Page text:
Co-operative, Inc.

"Working together to identify and eliminate inequities"


What is most impressive to me, in viewing this Framework in action, is the innovative methods of realizing the human rights of marginalized people, thereby meeting their social and economic needs. The best practices and lessons learned through this project can be shared both across our country and within the international community… At the Thinking Women's Brain Spa this past April we were privileged to participate in an abbreviated BIAS FREE training session with many women leaders. At the end there was a very positive evaluation from all, including from me. It opened our eyes to a truly innovative way of dealing with "fairness" and inclusive decision-making.
Hon. Carolyn Bennett, P.C., M.P., M.D.
Member of Parliament of Canada, St. Paul’s Riding

As former board member of the Global Health Research Foundation, I heard of the BIAS FREE Framework. When I met Mary Anne Burke and we discussed the Framework, I was very impressed by her and the BIAS FREE approach. Immediately, I saw its potential application for the International Development Research Centre (IDRC) and enhancing medical education curricula in Canada and globally. As I learned about the BIAS FREE Co-operative, Inc., I quickly identified with its goal to support individuals, groups, communities, organizations and institutions across all spectrums of society, in high-, middle-, and low-income countries alike to use the Framework to recognize biases deriving from sexism, ableism, racism, and other social hierarchies and to suggest ways to overcome them. The Co-operative’s slogan, “Working together to identify and eliminate inequities” captures the spirit of the Co-operative as well as the Framework.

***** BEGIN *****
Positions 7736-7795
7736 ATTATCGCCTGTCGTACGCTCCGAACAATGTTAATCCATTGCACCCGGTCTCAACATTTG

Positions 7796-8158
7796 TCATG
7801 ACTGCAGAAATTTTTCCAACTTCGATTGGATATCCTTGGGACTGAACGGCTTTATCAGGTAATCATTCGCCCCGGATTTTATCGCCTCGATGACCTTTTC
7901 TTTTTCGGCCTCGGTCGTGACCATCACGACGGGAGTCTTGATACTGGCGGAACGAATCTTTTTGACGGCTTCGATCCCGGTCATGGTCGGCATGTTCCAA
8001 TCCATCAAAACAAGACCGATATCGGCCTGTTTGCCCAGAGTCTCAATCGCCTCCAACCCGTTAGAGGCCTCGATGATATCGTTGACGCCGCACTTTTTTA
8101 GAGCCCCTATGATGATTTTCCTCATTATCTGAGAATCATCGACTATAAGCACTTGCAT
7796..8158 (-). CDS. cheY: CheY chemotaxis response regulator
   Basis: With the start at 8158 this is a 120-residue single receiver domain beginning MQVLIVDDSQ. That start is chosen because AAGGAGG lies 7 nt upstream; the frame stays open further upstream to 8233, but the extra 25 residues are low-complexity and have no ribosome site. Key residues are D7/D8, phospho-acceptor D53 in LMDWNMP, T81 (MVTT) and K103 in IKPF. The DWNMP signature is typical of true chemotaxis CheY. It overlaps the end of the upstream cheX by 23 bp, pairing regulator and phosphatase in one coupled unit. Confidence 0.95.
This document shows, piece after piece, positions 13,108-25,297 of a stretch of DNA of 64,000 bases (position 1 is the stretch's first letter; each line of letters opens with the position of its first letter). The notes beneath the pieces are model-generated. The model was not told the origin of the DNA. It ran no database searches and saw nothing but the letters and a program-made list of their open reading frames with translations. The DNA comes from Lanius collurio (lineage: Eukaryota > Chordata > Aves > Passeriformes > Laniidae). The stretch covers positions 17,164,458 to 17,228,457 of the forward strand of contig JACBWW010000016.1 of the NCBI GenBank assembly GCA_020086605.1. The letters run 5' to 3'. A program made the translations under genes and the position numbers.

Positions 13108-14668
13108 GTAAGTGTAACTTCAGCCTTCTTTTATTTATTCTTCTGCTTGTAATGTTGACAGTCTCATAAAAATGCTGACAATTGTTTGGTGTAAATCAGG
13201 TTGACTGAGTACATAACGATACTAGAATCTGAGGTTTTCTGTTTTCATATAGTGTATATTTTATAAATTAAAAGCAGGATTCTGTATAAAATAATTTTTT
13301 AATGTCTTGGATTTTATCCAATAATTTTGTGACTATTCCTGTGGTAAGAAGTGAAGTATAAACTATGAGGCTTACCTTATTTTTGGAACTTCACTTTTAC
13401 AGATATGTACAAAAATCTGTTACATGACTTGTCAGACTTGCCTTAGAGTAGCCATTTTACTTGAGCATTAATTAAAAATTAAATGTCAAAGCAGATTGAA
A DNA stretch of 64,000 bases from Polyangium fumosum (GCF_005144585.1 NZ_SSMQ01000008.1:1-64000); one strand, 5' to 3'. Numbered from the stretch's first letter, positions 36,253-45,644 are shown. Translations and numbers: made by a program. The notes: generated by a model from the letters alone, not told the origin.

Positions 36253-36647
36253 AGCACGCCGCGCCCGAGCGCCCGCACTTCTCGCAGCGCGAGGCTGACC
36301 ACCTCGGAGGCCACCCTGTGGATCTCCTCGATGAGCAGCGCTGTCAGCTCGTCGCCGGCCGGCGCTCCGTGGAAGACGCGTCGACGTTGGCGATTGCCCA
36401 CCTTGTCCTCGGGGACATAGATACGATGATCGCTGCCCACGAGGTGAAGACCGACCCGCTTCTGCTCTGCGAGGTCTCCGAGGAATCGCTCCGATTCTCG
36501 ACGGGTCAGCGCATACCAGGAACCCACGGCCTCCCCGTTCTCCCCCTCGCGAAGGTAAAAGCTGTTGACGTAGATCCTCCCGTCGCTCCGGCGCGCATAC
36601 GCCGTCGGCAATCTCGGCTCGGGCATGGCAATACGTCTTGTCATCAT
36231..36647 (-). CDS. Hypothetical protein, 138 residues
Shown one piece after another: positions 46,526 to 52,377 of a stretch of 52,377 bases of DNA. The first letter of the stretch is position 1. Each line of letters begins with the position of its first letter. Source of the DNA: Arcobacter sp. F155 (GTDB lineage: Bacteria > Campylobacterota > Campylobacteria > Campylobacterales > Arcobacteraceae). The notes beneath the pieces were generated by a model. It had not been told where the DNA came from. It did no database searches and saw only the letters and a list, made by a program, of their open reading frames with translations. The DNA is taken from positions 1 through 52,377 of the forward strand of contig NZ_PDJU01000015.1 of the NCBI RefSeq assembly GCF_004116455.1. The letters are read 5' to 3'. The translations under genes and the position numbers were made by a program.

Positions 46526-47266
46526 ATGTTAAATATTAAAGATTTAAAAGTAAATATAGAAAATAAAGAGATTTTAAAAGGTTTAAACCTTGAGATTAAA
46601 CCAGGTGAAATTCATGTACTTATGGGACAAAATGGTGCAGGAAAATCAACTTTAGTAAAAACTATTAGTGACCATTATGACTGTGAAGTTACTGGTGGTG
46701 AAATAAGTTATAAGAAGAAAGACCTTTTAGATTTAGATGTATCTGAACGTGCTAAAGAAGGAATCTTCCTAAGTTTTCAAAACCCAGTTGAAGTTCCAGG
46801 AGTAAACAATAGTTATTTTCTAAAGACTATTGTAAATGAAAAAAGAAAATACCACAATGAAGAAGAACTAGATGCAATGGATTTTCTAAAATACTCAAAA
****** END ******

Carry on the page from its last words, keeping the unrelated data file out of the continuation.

Michael W Clarke, PhD, Director
Research for Health Equity, International Development Research Centre, Ottawa

I think you’ve produced an extremely important, practical and much-needed document that is going to be of significant use to researchers and policy makers. As I read through it, I was continually applying its methods and questions to my own on-going work and found the use of your template extremely useful in identifying possible gaps and oversights in my methods, research questions and analyses. From the point of view of someone (like myself) who is sympathetic to the approach you’ve developed and, particularly to the project, ie. the need to promote and seek equality and non-oppression for vulnerable populations, this framework will be a very useful tool… It so clearly illustrates how bias operates and how applying the BIAS FREE Framework allows us to “see” differently and the very material consequences that follow from this.
Roxanne Mykitiuk, Associate Professor of Law
Osgoode Hall Law School, York University, Toronto, ON